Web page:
Status Quo, “The Early Years (1966-69)” (BMG)- Status Quo completists would be well advised to snap up a copy of this 5 CD retrospective post haste, as it serves up a pretty comprehensive overview of the band’s early vinyl output, including a generous helping of tracks from Francis Rossi and company’s previous musical exploits with The Spectres and Traffic Jam. The latter outfits adopted a fairly scattergun approach to their choice of material during the mid sixties as they tackled songs made famous by The Bee Gees and Tom Jones amongst others, but chart success finally came their way with “Pictures of Matchstick Men” in 1968. This classic slice of pop psychedelia is one of the highlights of a beautifully annotated package which also includes mono and stereo versions of Quo’s first two albums and an interesting assortment of outtakes, demos and rare BBC sessions from those distant days.

Dan Hicks & His Hot Licks,”Live in LA-1973” (Floating World)-This fascinating showcase for the talents of whimsically eccentric roots musician Dan Hicks and his like minded musical cohorts finds our hero exploring his love of country, jazz and Western swing in a typically quirky live set from the early seventies. As an added bonus the good people at Floating World have also unearthed a string of bonus tracks culled from Hicks’ shows some thirty years or so later, lending added charm to an eclectic package whose deliciously dated contents reflect the Arkansas born performer’s heart warming disdain for the commercial demands of the rock industry.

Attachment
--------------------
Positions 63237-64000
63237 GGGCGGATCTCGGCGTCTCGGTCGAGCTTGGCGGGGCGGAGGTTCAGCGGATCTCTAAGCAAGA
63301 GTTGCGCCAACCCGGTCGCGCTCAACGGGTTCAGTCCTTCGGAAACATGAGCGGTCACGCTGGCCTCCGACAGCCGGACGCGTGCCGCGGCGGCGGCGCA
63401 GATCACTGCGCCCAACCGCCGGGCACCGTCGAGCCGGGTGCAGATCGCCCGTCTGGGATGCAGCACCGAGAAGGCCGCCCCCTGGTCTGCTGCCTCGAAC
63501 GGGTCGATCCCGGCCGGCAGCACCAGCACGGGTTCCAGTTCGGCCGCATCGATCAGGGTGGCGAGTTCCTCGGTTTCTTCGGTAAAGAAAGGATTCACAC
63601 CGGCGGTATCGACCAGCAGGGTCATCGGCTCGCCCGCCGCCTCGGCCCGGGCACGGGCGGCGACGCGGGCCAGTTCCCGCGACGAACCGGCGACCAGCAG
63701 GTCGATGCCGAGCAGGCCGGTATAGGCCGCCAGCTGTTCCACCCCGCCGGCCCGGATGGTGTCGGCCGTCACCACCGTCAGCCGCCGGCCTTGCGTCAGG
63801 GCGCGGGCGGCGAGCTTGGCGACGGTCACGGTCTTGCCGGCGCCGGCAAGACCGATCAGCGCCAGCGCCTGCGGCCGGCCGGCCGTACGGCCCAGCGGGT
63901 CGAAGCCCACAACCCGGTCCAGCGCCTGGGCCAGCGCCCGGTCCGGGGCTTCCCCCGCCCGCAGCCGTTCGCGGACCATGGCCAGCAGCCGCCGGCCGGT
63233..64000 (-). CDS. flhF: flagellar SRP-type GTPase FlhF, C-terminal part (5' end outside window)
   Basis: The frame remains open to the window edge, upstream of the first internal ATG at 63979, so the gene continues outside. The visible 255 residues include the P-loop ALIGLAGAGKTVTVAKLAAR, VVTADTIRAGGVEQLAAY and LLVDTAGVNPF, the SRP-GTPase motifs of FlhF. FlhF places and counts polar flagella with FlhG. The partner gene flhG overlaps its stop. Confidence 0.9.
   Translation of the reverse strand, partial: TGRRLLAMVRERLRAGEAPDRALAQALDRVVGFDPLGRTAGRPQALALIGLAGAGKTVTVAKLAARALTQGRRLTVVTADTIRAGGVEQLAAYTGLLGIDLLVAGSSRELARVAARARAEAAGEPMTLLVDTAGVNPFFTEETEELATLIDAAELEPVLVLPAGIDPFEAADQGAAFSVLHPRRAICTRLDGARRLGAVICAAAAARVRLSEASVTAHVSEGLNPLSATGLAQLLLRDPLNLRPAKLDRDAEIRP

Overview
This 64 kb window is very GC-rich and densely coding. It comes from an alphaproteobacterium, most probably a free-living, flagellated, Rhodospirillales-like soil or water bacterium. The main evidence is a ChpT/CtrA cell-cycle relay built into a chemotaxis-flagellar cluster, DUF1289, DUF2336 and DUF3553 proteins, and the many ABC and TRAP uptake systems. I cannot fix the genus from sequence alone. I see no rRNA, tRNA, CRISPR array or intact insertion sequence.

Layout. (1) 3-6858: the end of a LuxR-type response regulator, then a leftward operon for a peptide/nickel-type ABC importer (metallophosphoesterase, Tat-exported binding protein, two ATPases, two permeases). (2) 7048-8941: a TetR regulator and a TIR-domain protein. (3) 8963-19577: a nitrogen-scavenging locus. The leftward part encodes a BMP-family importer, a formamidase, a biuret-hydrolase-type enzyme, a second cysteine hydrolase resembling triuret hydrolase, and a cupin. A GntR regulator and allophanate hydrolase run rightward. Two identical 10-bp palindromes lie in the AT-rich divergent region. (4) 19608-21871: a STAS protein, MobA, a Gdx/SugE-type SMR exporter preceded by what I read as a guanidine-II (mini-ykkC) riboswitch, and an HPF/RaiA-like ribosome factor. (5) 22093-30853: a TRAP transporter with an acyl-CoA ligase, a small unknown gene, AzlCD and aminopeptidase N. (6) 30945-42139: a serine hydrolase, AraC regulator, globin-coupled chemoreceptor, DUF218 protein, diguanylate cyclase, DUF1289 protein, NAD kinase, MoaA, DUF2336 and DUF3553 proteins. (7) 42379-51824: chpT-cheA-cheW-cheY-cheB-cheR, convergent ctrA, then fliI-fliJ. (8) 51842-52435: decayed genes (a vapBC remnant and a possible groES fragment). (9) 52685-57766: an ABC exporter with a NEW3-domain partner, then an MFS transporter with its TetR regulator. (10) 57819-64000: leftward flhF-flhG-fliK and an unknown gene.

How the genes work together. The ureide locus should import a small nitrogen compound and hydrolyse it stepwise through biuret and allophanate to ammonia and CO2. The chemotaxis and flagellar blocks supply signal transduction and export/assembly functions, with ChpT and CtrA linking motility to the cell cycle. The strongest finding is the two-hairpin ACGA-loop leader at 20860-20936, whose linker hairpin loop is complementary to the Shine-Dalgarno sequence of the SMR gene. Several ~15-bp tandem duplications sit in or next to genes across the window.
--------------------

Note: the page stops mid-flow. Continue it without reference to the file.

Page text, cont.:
Emerson Palmer & Berry “3”, “Rockin’ The Ritz-NYC 1988” (Wienerworld)- The two surviving members of Emerson, Lake and Palmer recorded this energised live set at the Ritz in New York City for an FM radio broadcast in April 1988, with American multi instrumentalist Robert Berry stepping into the shoes sadly vacated by the late lamented Greg Lake. Their set list didn’t include any original ELP compositions but the band’s perennially popular instrumental interpretations of Aaron Copeland’s “Fanfare For The Common Man” and “Hoedown” were given an airing alongside extended covers of The Four Tops’ “Standing in the Shadows of Love” and The Byrds’ “Eight Miles High.” A good time was obviously had by all concerned, and this splendid vinyl double album should be required listening for ELP fans everywhere.